This past Monday, I went to an all-day Title 24 class with CABEC and didn’t fall asleep once! There were a few eye-openers worth sharing, since we’ve already been trumpeting the endless “Change is coming!” for months.
Title 24 has grown from a minor paperwork requirement into a PROCESS, with more forms, more steps, and more people involved. Bifurcating bureaucracy… what a surprise!
The Cliff Notes version is roughly:
- Title 24 documentation will become more expensive to do.
- And take four times as long.
- It will be harder to get your projects to pass.
- You’ll have more people to coordinate.
- Massive confusion first 6 months.
But the kicker? All of this depends entirely on how it’s enforced by local building departments.
So, what should design professionals be doing over the next 6 months?
Submit any upcoming projects before January 1 if you can.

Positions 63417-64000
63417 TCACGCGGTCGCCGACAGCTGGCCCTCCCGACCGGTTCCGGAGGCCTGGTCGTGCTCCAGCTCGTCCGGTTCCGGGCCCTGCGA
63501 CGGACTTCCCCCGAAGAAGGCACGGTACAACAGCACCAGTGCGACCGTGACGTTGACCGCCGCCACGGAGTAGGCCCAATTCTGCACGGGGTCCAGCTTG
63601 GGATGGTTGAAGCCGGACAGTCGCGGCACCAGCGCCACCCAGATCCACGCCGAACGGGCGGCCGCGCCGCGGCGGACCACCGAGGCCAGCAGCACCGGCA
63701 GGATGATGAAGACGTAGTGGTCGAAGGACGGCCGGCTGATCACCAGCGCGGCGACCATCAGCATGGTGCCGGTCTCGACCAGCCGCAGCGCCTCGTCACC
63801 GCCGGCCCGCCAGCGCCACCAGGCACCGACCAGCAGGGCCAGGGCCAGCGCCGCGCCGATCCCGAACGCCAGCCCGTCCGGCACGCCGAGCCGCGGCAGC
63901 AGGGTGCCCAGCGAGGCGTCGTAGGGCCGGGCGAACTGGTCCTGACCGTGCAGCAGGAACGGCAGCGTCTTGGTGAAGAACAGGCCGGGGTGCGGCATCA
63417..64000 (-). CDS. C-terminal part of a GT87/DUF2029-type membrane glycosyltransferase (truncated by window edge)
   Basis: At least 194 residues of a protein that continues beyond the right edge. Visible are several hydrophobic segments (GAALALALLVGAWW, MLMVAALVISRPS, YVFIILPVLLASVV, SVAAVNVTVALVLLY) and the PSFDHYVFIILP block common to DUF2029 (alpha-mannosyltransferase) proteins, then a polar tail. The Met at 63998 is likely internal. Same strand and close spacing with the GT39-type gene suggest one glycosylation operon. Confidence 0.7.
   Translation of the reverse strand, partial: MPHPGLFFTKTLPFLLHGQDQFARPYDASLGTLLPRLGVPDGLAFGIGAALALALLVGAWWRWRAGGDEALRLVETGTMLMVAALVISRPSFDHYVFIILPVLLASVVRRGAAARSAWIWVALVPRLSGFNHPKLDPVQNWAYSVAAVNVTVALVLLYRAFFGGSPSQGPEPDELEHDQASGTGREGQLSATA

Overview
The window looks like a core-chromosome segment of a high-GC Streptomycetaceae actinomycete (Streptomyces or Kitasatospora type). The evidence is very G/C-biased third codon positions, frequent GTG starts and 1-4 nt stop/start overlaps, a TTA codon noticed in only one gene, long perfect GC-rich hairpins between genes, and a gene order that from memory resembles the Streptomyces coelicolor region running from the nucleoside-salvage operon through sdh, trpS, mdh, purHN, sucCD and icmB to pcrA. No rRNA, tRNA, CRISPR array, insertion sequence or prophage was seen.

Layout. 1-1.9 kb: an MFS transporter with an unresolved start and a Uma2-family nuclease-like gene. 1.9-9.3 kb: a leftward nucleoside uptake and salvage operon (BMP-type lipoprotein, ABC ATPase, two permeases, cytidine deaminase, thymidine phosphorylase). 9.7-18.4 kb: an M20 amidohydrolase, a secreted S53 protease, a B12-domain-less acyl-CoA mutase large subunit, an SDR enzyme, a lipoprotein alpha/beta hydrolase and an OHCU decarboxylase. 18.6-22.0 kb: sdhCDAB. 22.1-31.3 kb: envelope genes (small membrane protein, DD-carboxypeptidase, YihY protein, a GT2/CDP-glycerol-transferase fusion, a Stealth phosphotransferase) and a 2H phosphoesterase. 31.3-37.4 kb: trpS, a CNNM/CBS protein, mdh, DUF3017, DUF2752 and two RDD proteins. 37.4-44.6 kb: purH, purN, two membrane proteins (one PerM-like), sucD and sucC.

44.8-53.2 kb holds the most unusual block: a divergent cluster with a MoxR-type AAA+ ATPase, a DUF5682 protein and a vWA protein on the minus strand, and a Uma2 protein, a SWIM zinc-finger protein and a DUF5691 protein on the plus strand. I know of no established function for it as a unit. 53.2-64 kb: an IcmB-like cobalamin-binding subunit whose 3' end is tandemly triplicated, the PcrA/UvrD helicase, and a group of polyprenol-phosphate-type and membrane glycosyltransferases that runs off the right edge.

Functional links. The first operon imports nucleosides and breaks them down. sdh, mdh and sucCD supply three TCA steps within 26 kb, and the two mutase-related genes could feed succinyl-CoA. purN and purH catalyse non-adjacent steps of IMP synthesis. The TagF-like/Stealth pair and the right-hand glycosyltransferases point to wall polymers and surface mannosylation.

Next, prepare your clients. They should expect that after January 1, the Title 24 process will become noticeably longer and it will be harder to meet the standards. The impact on the building may be substantial. Owners must choose their contractors wisely, because there is more onus on the builder now to cooperate with the Title 24 process all the way through the project.
This in turn will make it more challenging to make changes after certain decisions are made, particularly to core systems or overall sustainability goals. In addition, owners must plan ahead to qualify for the various incentives that are still available.
As a designer, you may need to educate the builder as well. The general contractor has a lot more forms to fill out now, including what used to be the old kitchen lighting form. Actions taken by the builder can end up having more of an impact, because the new Title 24 has an increasing emphasis on inspection, rather than simply relying on claims made on the initial proposed energy calculations. This means the builder needs to be conversant with Title 24, so they understand how their actions can have an impact on the process.